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The Largest Remaining Reserve of Manpower: Historical Myopia, Irish Women Workers and World War Two
Redmond, Jennifer
On the outbreak of war Ireland declared a 'national emergency' and announced its neutrality in the impending global conflict. Neutrality was seen as a vital test of Ireland's newly established independence, an expression of self-determination and national identity, yet it was viewed with scepticism by some. The sceptics included John W. Dulanty, the Irish High Commissioner in London, who supported the policy but was reported to have commented to the Secretary of State for the Dominions, Sir Thomas Inskip, that Irish neutrality would not last more than a week as a result of attacks on shipping. Neutrality is viewed in hindsight in a more nuanced way because the assistance given to the Allies, including the supply of necessary labour to the British war effort, can be viewed as compromising the ideal of neutrality as representing total impartiality and non-involvement Irish citizens were to experience the heavy impact of war despite Ireland's neutral status, and the many thousands of Irish people in Britain also experienced the deprivations and hardships of 'total war.' As Sir Llewellyn Woodward, official historian of the war, observed: in the autumn of 1940, the 'Germans had turned to indiscriminate night bombing in order to break British morale and to destroy British factories and communications'. The women factory workers discussed in this article were among the civilians working in such British factories and were therefore directly affected by the exigencies of war.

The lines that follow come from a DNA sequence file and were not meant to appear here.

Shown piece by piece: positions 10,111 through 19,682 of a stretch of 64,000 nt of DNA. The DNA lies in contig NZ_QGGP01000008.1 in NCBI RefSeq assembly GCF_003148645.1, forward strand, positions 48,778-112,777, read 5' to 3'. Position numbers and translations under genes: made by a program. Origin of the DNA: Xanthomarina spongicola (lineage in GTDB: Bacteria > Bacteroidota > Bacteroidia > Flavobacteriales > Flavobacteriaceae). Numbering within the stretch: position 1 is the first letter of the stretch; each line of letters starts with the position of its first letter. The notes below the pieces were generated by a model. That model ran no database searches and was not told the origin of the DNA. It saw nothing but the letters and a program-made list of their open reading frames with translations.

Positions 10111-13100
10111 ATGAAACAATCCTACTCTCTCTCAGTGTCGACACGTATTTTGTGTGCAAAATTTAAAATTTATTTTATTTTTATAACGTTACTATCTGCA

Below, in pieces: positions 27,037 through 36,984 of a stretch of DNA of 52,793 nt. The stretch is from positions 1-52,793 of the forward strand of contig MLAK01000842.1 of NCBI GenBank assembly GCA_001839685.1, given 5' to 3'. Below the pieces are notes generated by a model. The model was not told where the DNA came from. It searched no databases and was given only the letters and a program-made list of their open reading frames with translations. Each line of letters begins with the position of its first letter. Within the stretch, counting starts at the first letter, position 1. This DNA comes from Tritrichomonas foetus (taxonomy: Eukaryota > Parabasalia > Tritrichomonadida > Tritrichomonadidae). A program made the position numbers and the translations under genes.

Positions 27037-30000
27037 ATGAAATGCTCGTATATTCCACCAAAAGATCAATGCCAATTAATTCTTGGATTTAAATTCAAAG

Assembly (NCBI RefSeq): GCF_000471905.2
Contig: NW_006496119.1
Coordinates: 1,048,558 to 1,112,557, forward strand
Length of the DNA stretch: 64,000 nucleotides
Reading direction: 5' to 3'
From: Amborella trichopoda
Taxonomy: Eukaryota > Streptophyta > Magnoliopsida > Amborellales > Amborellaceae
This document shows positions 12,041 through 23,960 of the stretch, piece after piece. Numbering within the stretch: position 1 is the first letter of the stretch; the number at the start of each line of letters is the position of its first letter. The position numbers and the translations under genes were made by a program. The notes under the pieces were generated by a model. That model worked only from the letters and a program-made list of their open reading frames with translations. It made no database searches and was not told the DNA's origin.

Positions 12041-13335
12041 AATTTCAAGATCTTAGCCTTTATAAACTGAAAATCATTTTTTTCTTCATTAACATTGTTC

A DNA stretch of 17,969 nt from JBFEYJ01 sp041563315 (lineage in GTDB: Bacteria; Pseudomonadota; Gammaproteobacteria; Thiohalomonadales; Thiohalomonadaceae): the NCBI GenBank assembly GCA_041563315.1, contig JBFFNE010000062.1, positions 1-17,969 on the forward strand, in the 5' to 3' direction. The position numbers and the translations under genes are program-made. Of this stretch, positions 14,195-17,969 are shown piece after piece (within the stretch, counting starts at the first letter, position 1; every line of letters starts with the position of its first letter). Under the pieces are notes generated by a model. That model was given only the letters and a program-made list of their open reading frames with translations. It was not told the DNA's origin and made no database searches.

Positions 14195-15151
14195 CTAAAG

Keyword(s): History; Manpower; Historical Myopia; Irish Women Workers; World War Two
Publication Date:
Type: Journal article
Peer-Reviewed: Yes
Institution: Maynooth University
Citation(s): Redmond, Jennifer (2011) The Largest Remaining Reserve of Manpower: Historical Myopia, Irish Women Workers and World War Two. Saothar, 36. pp. 61-70. ISSN 0332-1169
Publisher(s): Irish Labour History Society
File Format(s): other
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First Indexed: 2020-01-31 06:39:12 Last Updated: 2020-04-02 07:10:41